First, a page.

This month, Arkansas Securities Commissioner A. Heath Abshure wraps up his one-year term as president of the North American Securities Administrators Association. He spoke with Associate Editor Mason Braswell about what he accomplished, what is left on the table and the next steps for the organization, which includes regulators from the United States, Canada and Mexico.

1. What's the role of state securities regulators?
Expanding the role of state securities regulators is a big focus. Right now, the only jurisdiction that is truly our own is state-registered investment advisors. We share oversight of broker-dealers with the SEC and FINRA. We want to prove to the industry and law makers that state securities regulators are the most effective, efficient and appropriate regulator in a number of different areas like small offerings, small RIAs and small broker-dealers. The SEC is charged with being the primary regulator of public offerings, all broker-dealers, the markets, as well as the small one-owner business raising $500,000. The identities and needs of those groups is so drastically different that one regulator can't be expected to be a reasonable regulator for all of those. In the past year, the 'IA switch,' as it's known, gave us more authority. Advisors with between $25 million to $100 million in assets were switched back to state jurisdiction from the SEC. It was probably the biggest administrative move that I can remember, and it was very successful. The states moved in as soon as possible to look at those new advisors who renewed state registration. Many had never been subject to regulatory review at all. Our focus was not to bring a bunch of fines or cases but to help those companies move over to a state system of regulation. Then we came in with the compliance exam to identify problems that needed to be corrected.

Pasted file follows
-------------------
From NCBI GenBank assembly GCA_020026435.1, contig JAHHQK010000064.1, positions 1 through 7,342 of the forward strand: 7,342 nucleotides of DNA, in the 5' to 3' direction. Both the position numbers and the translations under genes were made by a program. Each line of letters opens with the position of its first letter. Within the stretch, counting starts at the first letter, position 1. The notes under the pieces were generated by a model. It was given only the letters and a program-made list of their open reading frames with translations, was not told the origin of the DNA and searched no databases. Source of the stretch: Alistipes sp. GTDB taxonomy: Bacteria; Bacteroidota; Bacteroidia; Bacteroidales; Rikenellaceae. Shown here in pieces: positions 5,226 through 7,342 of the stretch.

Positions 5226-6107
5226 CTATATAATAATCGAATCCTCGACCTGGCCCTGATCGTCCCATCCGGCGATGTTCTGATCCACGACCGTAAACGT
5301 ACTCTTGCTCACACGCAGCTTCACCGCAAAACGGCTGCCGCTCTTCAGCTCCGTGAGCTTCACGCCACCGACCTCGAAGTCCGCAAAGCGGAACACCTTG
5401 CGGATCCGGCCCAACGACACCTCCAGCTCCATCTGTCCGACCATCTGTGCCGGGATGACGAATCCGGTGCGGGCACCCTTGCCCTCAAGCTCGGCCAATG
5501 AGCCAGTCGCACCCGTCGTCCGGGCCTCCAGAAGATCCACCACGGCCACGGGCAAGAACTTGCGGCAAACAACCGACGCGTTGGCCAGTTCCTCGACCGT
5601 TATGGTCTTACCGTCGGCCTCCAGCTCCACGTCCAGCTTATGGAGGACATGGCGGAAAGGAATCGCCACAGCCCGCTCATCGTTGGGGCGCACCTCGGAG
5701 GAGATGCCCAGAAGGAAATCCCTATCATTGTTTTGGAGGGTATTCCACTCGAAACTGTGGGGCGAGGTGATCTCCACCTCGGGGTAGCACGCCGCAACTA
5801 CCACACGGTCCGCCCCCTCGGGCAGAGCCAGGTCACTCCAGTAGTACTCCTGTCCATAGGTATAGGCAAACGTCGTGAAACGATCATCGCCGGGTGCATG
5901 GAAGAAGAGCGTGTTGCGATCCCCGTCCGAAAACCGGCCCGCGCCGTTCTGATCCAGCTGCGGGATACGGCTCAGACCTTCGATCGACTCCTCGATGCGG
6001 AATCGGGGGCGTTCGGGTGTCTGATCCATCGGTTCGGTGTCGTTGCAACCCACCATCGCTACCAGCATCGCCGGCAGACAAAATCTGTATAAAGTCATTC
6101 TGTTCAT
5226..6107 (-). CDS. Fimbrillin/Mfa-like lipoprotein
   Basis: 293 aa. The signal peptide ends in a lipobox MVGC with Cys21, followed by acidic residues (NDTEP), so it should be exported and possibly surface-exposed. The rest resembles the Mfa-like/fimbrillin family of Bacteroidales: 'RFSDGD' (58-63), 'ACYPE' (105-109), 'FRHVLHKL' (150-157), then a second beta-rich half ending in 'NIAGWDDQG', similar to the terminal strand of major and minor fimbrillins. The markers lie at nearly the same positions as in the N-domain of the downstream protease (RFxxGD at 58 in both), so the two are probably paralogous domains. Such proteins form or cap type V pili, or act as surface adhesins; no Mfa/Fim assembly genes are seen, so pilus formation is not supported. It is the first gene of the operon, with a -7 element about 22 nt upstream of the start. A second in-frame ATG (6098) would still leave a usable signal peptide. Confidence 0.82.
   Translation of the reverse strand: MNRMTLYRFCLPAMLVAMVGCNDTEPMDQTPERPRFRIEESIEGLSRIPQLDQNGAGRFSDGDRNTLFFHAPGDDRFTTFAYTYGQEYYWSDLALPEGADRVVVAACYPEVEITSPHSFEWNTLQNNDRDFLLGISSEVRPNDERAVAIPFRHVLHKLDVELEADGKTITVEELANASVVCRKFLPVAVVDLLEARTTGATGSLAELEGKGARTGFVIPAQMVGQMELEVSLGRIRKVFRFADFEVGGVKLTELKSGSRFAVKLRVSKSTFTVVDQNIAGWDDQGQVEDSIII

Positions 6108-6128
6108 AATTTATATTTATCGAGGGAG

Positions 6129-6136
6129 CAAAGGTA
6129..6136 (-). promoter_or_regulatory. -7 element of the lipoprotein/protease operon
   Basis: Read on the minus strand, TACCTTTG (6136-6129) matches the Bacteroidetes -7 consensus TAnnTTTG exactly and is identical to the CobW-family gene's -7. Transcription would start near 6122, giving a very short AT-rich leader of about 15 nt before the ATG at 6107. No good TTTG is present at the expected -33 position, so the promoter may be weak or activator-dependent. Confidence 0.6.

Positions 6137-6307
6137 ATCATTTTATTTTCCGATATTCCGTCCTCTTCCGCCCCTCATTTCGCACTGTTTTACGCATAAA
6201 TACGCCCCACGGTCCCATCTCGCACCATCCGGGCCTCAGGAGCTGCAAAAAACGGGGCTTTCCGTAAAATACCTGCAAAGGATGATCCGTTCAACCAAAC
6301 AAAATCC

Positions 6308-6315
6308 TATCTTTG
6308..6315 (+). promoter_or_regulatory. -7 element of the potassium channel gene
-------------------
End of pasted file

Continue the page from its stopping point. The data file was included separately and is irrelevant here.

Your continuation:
2. What were other major focuses?
I wanted to change our historical approach to federal legislation. In the past, NASAA has been rather defensive. We never really pushed particular bills or initiated talks on a particular topic. We waited until a bill was filed, and then we'd file a reaction. More often than not, you end up finding a middle ground, which you're inevitably unhappy with. I wanted NASAA to get much more aggressive in connection with bills at the federal level, and we did that with Congressman Keith Ellison's bill, which deals with mandatory pre-dispute arbitration agreements and other limits on customers' ability to choose avenues of recourse. We're active right now in encouraging delegations to sign on as co-sponsors, and we have a lot of hope for this bill. It's going to be tough with the current makeup of congress. But we got one filed, and it's more fun to be on the offensive.

3. What would the bill accomplish?
It would not prohibit arbitration if a customer wanted to go to arbitration. It would prohibit a binding contract to decide the pre-dispute resolution forum before cause of action. It would also expressly prohibit class-action waivers. The JOBS Act, for instance, actively encourages smaller investments through crowd funding. A typical Regulation D stock offering is around $60,000. If the client had a mandatory arbitration agreement and invested $30,000, they're not going to find an attorney willing to take a $30,000 claim to arbitration. The fees will be at least $10,000. The only way that claim has validity or a client can recover is through a properly formed class action. I'm not saying smaller investors can't go to arbitration, but it's extremely unfair that a broker-dealer can force a client into arbitration when there's really no idea what the size of the claim may be.

4. What's your role in the fiduciary standard debate?
We've long supported a uniform fiduciary standard and don't think it should be watered down when applied to both broker-dealers and investment advisors. Many brokers say that customers don't understand the difference between the two standards of care, but what they're really saying is that advisors sell their products or advice in a way that convinces the investor that they're absolutely acting in the clients' best interest. Broker-dealers also say it will increase costs. There are certain factual scenarios at a broker-dealer that might require a tweaking of the fiduciary standard, but it's not so difficult that we can't draft rules that are appropriate.

5. What's next for you?
It's really hard to accomplish a platform in just one year. So hopefully the next NASAA president will be convinced that what I started is an appropriate way to keep going. In the event that she doesn't think so, I'll back her up. I stand ready whenever NASAA needs me, and I continue to be an advocate here in Arkansas in my role as Arkansas Securities Commissioner.